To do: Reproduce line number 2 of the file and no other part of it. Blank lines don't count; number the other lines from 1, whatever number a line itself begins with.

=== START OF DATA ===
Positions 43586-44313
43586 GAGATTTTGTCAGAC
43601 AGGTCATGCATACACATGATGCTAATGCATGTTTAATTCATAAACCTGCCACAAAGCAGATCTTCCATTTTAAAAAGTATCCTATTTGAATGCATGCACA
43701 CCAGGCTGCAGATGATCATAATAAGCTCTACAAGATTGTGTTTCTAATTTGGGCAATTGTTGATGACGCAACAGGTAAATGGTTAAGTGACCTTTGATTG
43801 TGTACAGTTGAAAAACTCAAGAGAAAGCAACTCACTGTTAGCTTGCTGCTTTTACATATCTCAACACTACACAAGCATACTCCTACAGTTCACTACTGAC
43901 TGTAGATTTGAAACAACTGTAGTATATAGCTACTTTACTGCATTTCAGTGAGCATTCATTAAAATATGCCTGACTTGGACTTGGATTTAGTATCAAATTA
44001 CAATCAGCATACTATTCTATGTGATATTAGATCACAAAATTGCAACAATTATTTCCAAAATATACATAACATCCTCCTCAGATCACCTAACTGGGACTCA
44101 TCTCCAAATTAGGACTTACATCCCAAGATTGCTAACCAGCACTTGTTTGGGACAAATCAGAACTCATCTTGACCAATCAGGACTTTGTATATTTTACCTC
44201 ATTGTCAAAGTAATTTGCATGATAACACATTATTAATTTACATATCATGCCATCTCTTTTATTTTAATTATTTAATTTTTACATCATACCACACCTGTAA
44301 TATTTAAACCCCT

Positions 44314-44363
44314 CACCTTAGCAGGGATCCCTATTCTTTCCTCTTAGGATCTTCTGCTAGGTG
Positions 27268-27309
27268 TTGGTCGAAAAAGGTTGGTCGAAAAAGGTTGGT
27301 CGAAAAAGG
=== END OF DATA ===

43586 GAGATTTTGTCAGAC